ADS5: Camping in a High-Rise
ADS5 continues to be interested in exploring the spatial qualities of buildings through an intuitive process of enquiry into form and modes of inhabitation. The studio is driven by a process of learning from buildings we like, understanding their underlying logic, proportion, materiality, composition and tectonics. This process of learning relies as much on meticulous formal analysis as it does on intuition and pure observation, free of preconceptions and an eager to reveal the unseen/essential qualities of form.
Two years ago, the first instalment of Ambiguous Architecture took place in the countryside, where a certain instability created the space for multiple readings and interpretations. In the second instalment, we focused on ‘twins’ as a device to reveal the essence of a formal order, or dis-order. This year, in the third iteration of our exploration, we will delve into the most iconic building typology – the high-rise.
'The most convincing works tend to be those in
which the thinking is inseparable from the doing.'
– David Salle
In 2019/20, we will embark in a design process
driven by making. We will build big models at the scale of 1:10 – a scale at
which you can simultaneously experience notions of structure, tectonics, form
and space. The process of building these models will play a pivotal role in
formulating the individual design projects. We see architectural models as a
1:1 objects, with a presence of their own, as much as a 1:10 architecture. It
is in this ambiguous relationship that our intentions for space and
architectural order will be born.
'A bedroom is a room with a bed.'
– Georges Perec
We will continue to treat the idea of ‘programme’ with skepticism, assuming that the function of a building ultimately changes at some point, leaving behind its form. Nevertheless, we need to start somewhere, so we propose to explore scenarios for temporary inhabitation ranging from living to working.
Camping might not be the first thing that crosses your mind when you set
out to design a high-rise building. However, ADS5 believes there is great
potential in the contrast between the permanence of mass and iconic nature of
the high-rise, versus the temporary, light-weight, ad hoc and experiential
notion of camping. This contradiction will be the point of departure to explore
new modes of inhabitation, free of preconceptions and open to reinterpretation.
The idea is not to turn the building into a campsite. Instead, we will encourage
design projects that learn from the nimble mindset of the camper to develop
alternative modes of inhabitation, which can last from a single day to a whole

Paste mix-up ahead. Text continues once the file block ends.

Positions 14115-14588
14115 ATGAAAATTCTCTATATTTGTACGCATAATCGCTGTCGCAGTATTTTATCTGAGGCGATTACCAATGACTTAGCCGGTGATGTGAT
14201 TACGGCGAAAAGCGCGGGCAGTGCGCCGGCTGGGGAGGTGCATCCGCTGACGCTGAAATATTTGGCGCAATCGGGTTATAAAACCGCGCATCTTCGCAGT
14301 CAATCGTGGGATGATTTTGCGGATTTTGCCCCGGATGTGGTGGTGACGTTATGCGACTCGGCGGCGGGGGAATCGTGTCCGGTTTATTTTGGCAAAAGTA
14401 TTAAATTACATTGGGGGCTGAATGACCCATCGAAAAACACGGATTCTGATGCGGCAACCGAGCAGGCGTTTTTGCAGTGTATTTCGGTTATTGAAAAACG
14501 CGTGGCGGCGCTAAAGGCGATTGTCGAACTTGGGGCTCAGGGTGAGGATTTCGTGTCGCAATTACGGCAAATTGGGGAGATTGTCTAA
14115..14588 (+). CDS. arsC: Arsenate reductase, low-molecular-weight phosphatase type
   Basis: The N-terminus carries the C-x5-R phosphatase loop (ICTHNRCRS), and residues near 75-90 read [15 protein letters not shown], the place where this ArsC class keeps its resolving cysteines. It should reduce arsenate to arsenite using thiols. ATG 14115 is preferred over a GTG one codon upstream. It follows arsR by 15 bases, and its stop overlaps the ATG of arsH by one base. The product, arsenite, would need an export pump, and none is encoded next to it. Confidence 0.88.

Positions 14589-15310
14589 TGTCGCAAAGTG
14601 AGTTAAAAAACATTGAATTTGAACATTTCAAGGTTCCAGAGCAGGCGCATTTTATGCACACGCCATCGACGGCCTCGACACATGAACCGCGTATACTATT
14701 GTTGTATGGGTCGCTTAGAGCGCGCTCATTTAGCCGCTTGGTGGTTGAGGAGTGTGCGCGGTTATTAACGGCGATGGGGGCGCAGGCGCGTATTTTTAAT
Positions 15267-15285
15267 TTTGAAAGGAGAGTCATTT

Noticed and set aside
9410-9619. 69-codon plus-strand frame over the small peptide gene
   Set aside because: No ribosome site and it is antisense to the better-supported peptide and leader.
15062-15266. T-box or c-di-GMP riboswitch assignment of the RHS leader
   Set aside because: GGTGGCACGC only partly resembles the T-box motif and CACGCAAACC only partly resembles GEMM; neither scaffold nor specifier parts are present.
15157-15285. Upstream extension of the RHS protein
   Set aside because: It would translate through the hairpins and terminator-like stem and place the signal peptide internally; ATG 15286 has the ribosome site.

year. ‘Economy of means’, ‘lightweight’, ‘duration’, ‘flexibility’
and ‘climate control’ are only a few of a
series of potential topics.
Our architectural practice is driven by a process of collecting ideas for spaces, a series of images – without logic or hierarchy – that we like. For us, within this collection there is no distinction between the plan of a Palladian villa, or a still life by Wolfgang Tillmans.
We have a tendency to misread historic references, the logic of a plan, or the use of the rooms in a Palladian villa. We appropriate what we see in the image and find our own intuitive way of reading these references. It is a way of looking at things that becomes a methodology of design – a constant accumulation of fragments, details and moments.
We often start our projects with a series of those readings. Each design provides a different constellation, a reaction to the site, the climate or the character of the project.
Following this methodology, we propose a large atlas of references as
the starting point for this year’s exploration of spaces and forms. This atlas
will provide a source of inspiration and also challenge students to develop
their own sensibility and reading. We will invite various architects and
artists to join us and in conversations around some of the images from the
atlas in order to hone our critical thinking.
As counterpart to the physical model, we will explore another reality – a virtual reality that is capable of showing aspects of the project that the physical model cannot represent. The beautiful thing about VR is its capacity to see space and landscape in the most direct and literal way, drawing the attention to a particular spatial perception. Through a series of workshops, students will learn how to translate their physical model into this digital world, how to generate landscapes and extract images and movies. A final composition of these physical models and VR movies in space will create a diptych that brings to life the architectural project.
Christopher Dyvik is a Norwegian architect and founding director of Dyvik Kahlen Architects, established in 2010. He studied at the Architectural Association School of Architecture, London, where he has also taught various workshops and Media Study courses from 2012 to 2014. Christopher is on the board of 2020 at the National Museum of Art, Architecture and Design in Oslo.
Max Kahlen is a founding director of Dyvik Kahlen Architects, a London-based practice established in 2010. He studied at Stuttgart State Academy of Art and Design and then at the Architectural Association School of Architecture, London, where he graduated with honours in 2008. In parallel to practicing architecture, Max was a tutor at the Architectural Association from 2009 to 2015, running design units in the first year, diploma school and media studies, and now leadsADS5 at the RCA.
Isabel Pietri has been a key collaborator with Dyvik Kahlen, leading their UK projects since 2015. Isabel graduated from the Architectural Association in London, receiving a RIBA Silver Medal Commendation and the Paul Davis + Partners award. She has worked with Rijke Marsh Morgan and Foster + Partners in London, and Barkow Leibinger, Berlin.